In the above simple examples, we have not only ignored variable contribution amounts and earnings rates over an uncertain number of years of retirement savings efforts, we have also not yet accounted for what else may result from this new tax law and others in the future – changes in individual and business tax rates, including a possible drop of pass-through entity marginal tax rates to 25%. Of all the factors we have discussed, this is the one that looks most like whatever it is that is bubbling in the witches’ cauldron. And what could be bubbling may prove to be changes that may dampen employer incentives to maintain retirement savings plans, and may force 401(k) participants and IRA owners more in the Roth direction by more limited pre-tax retirement contributions, whether cut as drastically as above or not.
This should prompt retirement savers to take a second look at current behavior, which vastly favors the “bird-in-hand” approach of pre-tax 401(k) and IRA retirement savings. Some data have suggested that participants, particularly lower-paid participants who would benefit more from Roth, do not especially like the Roth approach. By and large the Roth alternative has appeared to be under-utilized in most 401(k) plans that have added Roth to pre-tax contributions. This comes not only from the desire to eat the tax-deduction candy now – but also, and particularly at times of tax-law change, from the justifiable worry that the “Roth promise” of 100% tax-free withdrawals may not be kept in later years when the funds are taken out of the plans. (The greater likelihood is that existing Roth savings at the time of a future adverse law change would be protected or grandfathered). With that uncertainty, it may appear foolish to a participant to pay a tax on the contribution before he or she has to, even apart from the greater out-of-pocket upfront cost of the Roth contribution.
Nevertheless, the Roth scheme has certain potential advantages over pre-tax 401(k) or IRA savings well worth consideration by participants at all earnings levels who may still have many years to accumulate retirement savings. The most significant Roth advantages are: (1) Roth IRAs (into which Roth 401(k) accounts may be rolled over) are not subject to post-age 70½ required minimum distributions (RMDs), unlike all 401(k) plan savings, so these funds may be preserved intact to the end of life and passed on even to non-spouse beneficiaries through an inherited Roth IRA; and (2) Roth savings – both 401(k) and IRA – when distributed to a taxpayer do not count against the taxable income limits above which up to 85% of Social Security benefits paid to the taxpayer are subject to federal income taxes. (All distributions of pre-tax retirement savings count against the income maximum for Social Security taxation). This can be a powerful retirement savings advantage in Roth for anyone who anticipates working into the years in which he or she will also be collecting Social Security.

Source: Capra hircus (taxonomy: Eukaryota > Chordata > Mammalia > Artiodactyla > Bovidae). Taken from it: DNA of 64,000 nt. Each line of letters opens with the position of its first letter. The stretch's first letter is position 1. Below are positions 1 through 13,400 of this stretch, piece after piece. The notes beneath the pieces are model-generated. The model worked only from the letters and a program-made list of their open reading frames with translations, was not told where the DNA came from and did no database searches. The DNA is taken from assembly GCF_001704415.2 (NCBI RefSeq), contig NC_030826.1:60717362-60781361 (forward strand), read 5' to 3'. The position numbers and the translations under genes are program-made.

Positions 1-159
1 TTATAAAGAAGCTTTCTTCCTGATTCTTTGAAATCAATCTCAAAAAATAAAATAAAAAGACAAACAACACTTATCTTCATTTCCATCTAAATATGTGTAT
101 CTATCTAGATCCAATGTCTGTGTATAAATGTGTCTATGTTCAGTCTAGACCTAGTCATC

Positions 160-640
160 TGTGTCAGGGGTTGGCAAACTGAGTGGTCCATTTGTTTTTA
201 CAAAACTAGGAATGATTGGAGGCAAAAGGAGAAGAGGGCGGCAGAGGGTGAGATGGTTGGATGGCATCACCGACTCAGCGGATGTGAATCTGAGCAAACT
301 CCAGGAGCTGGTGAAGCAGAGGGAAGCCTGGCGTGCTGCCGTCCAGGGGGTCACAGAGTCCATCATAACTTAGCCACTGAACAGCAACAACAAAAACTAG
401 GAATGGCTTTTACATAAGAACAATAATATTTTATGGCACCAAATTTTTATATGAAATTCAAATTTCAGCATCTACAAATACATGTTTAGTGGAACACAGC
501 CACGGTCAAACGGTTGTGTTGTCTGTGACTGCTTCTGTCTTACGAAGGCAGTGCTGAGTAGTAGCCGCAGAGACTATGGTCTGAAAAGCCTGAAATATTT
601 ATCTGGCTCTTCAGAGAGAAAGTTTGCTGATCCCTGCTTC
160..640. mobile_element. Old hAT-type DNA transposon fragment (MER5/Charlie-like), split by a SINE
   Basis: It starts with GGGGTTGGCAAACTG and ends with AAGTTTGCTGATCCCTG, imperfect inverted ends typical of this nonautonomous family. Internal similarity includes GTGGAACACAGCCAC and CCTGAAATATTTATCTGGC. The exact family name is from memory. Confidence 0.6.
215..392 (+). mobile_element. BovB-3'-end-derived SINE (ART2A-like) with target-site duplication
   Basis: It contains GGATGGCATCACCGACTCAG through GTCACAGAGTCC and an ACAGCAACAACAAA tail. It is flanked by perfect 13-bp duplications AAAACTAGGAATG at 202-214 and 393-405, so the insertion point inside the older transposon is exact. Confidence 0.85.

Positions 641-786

It is to this time just before retirement – a time that in everyone’s life seems to come sooner than planned for – that retirement savers may wish to cast their thoughts when deciding to use a Roth or a pre-tax 401(k) plan or IRA alternative, or some combination of the two. That is the time when the “hurly-burly” of the working (and savings accumulation) life is done – when the “battle” for wise retirement savings and investment has been “lost and won.” (Both, because decisions along the way will invariably be some right, some wrong). It is difficult if not impossible for anyone to predict years or decades before retirement how much in retirement savings he or she will end up with or what the tax laws will then be. Even so, it needs no speculation to realize that at that future time, standing on the actual precipice of reliance on drawing out retirement savings, just about anyone would be happier if at least some of those retirement savings are Roth funds that can be withdrawn and used, or passed on to beneficiaries, tax-free.